HERODOTUS Herodotus of Halicarnassus, his Researches are here set down to preserve the memory of the past by putting on record the astonishing achievements both of our own (i.e. Greeks) and of other peoples (i.e. Barbaroi); and more particularly, to show how they came into conflict. CROESUS: Well, my Athenian friend, I have heard a great deal about your wisdom, and how widely you have travelled in the pursuit of knowledge. I cannot resist my desire to ask you a question. Who is the happiest man you have ever seen? [The Argives had statues made of them, which they sent to Delphi, as a mark of their particular respect.] CROESUS: That’s all very well, my Athenian friend, but what of my own happiness? Is it so utterly contemptible that you won’t evencompare me with mere common-folk like those you have mentioned? SOLON: I know God is envious of human prosperity and likes to trouble us, yet you question me about the lot of man. Listen then: as the year lengthens out, there is much both to see and to suffer which one would wish otherwise.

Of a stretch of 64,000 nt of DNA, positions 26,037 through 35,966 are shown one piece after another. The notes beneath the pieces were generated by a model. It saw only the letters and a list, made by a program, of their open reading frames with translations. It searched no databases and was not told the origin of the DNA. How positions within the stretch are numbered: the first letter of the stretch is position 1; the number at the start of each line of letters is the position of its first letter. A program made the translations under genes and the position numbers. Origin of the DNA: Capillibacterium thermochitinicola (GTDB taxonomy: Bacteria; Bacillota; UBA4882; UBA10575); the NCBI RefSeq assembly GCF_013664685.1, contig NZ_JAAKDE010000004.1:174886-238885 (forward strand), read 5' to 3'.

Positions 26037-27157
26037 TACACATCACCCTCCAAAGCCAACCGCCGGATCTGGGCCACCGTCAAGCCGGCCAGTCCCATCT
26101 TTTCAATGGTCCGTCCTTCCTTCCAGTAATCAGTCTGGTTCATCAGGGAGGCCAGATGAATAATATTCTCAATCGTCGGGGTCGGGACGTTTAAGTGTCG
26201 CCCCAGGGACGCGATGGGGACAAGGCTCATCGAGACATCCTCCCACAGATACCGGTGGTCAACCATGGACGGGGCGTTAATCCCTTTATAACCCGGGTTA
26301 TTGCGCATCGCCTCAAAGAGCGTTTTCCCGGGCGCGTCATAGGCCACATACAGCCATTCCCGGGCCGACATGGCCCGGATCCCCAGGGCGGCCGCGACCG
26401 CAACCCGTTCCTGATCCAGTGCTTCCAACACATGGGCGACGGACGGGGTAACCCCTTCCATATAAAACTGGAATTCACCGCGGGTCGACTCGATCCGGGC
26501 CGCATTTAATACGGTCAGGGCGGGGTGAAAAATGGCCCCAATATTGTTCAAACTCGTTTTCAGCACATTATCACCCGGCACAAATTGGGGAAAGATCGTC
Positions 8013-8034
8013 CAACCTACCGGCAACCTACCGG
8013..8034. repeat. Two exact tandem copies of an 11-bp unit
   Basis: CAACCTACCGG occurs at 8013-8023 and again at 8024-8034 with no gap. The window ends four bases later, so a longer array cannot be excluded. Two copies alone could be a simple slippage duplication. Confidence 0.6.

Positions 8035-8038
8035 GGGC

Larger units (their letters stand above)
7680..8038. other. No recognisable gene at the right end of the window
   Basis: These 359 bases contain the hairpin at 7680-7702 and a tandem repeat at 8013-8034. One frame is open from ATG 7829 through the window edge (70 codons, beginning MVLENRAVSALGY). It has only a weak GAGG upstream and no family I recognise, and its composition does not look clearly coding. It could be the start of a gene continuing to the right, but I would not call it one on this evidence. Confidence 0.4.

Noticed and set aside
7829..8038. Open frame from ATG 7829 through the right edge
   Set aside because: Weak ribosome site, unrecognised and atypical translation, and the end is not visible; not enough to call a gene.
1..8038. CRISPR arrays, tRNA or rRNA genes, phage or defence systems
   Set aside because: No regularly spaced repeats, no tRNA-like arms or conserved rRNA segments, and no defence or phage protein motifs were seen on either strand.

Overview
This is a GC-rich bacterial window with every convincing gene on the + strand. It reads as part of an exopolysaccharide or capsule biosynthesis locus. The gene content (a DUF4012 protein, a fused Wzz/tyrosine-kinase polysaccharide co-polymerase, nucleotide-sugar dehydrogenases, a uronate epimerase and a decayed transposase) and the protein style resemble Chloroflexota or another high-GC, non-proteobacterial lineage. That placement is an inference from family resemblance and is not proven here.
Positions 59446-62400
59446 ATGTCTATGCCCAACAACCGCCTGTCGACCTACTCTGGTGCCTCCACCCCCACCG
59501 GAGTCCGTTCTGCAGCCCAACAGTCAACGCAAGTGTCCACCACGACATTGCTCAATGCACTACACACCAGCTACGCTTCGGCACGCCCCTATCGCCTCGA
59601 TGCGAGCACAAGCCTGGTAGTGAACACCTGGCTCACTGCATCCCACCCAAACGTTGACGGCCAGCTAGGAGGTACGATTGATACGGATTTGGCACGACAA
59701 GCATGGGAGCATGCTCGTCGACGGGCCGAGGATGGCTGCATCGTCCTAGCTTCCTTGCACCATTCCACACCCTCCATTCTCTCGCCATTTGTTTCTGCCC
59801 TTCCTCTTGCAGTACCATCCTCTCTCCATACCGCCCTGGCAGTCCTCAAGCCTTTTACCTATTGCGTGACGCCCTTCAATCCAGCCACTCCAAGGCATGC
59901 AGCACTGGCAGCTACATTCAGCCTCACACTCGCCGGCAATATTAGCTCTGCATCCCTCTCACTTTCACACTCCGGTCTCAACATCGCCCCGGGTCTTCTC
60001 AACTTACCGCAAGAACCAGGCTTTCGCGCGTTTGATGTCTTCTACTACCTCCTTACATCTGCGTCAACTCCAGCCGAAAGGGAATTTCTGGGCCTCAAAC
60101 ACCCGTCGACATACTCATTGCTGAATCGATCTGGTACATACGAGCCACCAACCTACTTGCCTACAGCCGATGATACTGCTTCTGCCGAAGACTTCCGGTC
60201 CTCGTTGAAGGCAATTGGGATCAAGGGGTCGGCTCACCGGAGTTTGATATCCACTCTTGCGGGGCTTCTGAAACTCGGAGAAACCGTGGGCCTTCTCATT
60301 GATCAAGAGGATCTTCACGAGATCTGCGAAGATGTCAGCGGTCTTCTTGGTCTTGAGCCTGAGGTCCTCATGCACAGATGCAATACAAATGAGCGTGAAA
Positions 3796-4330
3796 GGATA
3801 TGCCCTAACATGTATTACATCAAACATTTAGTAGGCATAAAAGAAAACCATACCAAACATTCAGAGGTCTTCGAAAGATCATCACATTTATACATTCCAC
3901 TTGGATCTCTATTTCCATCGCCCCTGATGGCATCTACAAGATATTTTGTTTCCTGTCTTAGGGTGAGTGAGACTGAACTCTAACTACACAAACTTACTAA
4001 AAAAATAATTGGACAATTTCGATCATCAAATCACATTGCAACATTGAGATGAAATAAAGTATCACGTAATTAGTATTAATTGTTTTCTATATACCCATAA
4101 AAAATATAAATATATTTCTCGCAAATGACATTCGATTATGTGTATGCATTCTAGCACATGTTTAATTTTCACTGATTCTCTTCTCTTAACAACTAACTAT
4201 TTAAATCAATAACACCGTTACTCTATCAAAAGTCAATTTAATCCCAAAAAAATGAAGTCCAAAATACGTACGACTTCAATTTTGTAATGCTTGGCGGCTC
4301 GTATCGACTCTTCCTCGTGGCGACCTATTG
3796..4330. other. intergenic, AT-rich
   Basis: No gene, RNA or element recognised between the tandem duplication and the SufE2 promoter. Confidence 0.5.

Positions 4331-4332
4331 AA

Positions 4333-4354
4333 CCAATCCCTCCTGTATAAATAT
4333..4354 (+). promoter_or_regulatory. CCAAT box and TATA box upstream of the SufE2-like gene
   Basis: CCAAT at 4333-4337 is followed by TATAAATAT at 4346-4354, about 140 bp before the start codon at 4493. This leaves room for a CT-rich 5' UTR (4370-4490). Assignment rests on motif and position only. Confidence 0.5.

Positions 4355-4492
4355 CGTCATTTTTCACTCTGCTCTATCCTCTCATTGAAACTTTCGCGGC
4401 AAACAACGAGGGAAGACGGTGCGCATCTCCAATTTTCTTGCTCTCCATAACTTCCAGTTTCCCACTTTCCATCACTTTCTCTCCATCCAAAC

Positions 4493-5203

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Meaning of life, Core issues in ethics, Halicarnassus, Artemisia I of Caria